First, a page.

Here are my five nominees for Crossword of the Month for April 2015. Note that if a puzzle requires a subscription to solve, clicking on the title below will lead to a review of the puzzle. If no subscription is required, clicking on the title below will lead to the puzzle itself.
In chronological order, our five nominees are:
Untitled by Joe Krozel and Timothy Polin. The New York Times, April 2nd, 2015.
The black letters in the grid spell SHUT, THUS, HUTS and TUSH, which are then clues for four grid entries (!).
Untitled by Patrick Berry. The New York Times, April 3rd, 2015.
A classic Patrick Berry themeless, with a wide-open grid and zero (!) truly weak entries.
Come Together by Andy Kravis. Cruciverbalist at Law, April 11th, 2015.
Very smart use of Crushword-style squares, and with a perfect title and reveal.
Double Booked by Jacob Stulberg. Chronicle of Higher Education, April 17th, 2015.
Two novelists and their title characters intertwine amusingly, with a mini-Schrödinger plot twist at the end.
Untitled by Daniel Landman. The New York Times, April 29th, 2015.
Four geometric shapes reveal themselves twice in the grid — once as theme entries, and again as the shapes themselves.
Joe Krozel and Timothy Polin for Untitled.
An unpopular choice for CotM, I’m sure: this puzzle received lukewarm reviews from the pundits, mediocre ratings from solvers, and didn’t even win Jeff Chen’s Puzzle of the Week at xwordinfo.com, whose candidates are limited to New York Times puzzles! That went to the Berry nominated above.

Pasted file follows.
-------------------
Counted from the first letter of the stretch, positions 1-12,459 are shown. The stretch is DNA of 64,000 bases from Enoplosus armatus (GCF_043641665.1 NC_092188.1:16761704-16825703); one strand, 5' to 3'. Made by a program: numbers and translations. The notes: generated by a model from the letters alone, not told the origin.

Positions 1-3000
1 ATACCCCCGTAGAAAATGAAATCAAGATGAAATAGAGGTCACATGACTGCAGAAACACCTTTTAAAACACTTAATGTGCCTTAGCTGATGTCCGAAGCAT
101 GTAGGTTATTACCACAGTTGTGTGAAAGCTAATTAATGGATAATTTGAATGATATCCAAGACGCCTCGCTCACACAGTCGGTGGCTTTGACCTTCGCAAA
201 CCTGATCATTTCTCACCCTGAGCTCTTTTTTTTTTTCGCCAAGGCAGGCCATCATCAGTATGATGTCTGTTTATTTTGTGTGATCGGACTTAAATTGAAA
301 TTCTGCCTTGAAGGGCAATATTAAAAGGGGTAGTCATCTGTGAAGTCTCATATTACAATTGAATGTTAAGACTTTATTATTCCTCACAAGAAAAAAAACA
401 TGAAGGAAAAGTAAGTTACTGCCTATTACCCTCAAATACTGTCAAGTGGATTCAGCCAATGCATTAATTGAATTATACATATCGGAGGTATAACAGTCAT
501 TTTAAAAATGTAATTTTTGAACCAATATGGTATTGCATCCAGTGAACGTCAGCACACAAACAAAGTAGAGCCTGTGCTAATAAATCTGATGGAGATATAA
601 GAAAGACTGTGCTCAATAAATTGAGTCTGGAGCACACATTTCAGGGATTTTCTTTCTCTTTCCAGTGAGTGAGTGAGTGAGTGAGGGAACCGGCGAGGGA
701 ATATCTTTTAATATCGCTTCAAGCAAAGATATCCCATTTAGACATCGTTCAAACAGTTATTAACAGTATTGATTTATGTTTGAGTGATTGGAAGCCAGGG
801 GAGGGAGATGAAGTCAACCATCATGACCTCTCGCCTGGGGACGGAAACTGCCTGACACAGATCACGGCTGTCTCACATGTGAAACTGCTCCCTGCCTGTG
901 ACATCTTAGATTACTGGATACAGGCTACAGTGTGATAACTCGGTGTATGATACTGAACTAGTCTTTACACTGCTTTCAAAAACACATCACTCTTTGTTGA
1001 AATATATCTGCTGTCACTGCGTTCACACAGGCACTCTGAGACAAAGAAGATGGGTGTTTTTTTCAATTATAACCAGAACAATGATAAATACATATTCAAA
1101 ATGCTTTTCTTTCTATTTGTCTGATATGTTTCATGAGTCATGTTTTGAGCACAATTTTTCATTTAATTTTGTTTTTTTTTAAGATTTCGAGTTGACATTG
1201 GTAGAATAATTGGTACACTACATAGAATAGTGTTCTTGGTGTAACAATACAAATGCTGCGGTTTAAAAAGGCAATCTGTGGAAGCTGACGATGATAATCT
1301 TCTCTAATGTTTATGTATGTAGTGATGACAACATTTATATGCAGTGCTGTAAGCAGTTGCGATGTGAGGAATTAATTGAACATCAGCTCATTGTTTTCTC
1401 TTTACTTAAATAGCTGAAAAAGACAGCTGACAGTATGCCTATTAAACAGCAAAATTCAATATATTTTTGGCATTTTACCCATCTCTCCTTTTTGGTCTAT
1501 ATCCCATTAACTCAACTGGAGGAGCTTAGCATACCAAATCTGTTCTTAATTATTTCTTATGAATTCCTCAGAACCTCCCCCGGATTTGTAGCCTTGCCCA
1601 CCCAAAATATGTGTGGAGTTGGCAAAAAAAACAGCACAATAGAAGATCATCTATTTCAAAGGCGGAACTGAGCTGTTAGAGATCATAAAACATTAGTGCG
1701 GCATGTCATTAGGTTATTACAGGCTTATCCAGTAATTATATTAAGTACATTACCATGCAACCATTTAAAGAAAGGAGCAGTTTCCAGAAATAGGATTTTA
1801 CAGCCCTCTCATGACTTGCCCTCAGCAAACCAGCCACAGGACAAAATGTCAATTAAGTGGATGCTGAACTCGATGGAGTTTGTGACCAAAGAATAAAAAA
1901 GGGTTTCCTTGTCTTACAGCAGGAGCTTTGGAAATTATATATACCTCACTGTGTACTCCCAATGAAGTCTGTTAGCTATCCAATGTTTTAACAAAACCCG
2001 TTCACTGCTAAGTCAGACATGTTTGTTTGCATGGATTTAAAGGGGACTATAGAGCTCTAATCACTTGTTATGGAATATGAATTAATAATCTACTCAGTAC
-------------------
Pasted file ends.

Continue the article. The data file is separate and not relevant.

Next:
What’s more: I personally dislike asymmetric grids (things get silly pretty quickly in life without rules) and I don’t usually dig database-driven grids (they tend to be too wide-open and the fill suffers).
So why does this win Crossword of the Month? Because its core concept is novel and beautiful. Black squares have formed letters before, and even spelled things before; but that those black square letters would anagram into four clues for four entries in the grid? That’s exceptional, and making it happen is a feat of engineering, even with a power database on your side (the task here is so daunting that I think it would’ve been impossible in the pre-database era).
An intelligent case of rule-breaking gimmickry, and my choice for April 2015’s Crossword of the Month. Let the recriminations begin.
Full list of Crossword of the Month winners:
April 2015 — Joe Krozel and Timothy Polin, The New York Times
March 2015 — Jeremy Newton, The New York Times
February 2015 — Byron Walden, The New York Times
January 2015 — Jill Denny and Jeff Chen, The New York Times
December 2014 — Pete Muller, Muller Monthly Music Meta
November 2014 — Tom McCoy, The New York Times
October 2014 — Caleb Madison, American Values Club Crossword
September 2014 — Peter Broda, Fireball Crosswords; Francis Heaney, MGWCC (tie)
August 2014 — Josh Knapp, The Washington Post
July 2014 — David Phillips, The New York Times
June 2014 — Patrick Blindauer, www.patrickblindauer.com
May 2014 — Sam Donaldson, Fireball Crosswords
April 2014 — Patrick Blindauer, www.patrickblindauer.com
March 2014 — Brendan Emmett Quigley, American Values Club Crossword
February 2014 — Neville Fogarty, www.nevillefogarty.wordpress.com
January 2014 — Peter Broda, The Cross Nerd
December 2013 — Francis Heaney, American Values Club Crossword
November 2013 — Pete Muller, Muller Monthly Music Meta
October 2013 — Francis Heaney, American Values Club Crossword
September 2013 — Anna Shechtman, American Values Club Crossword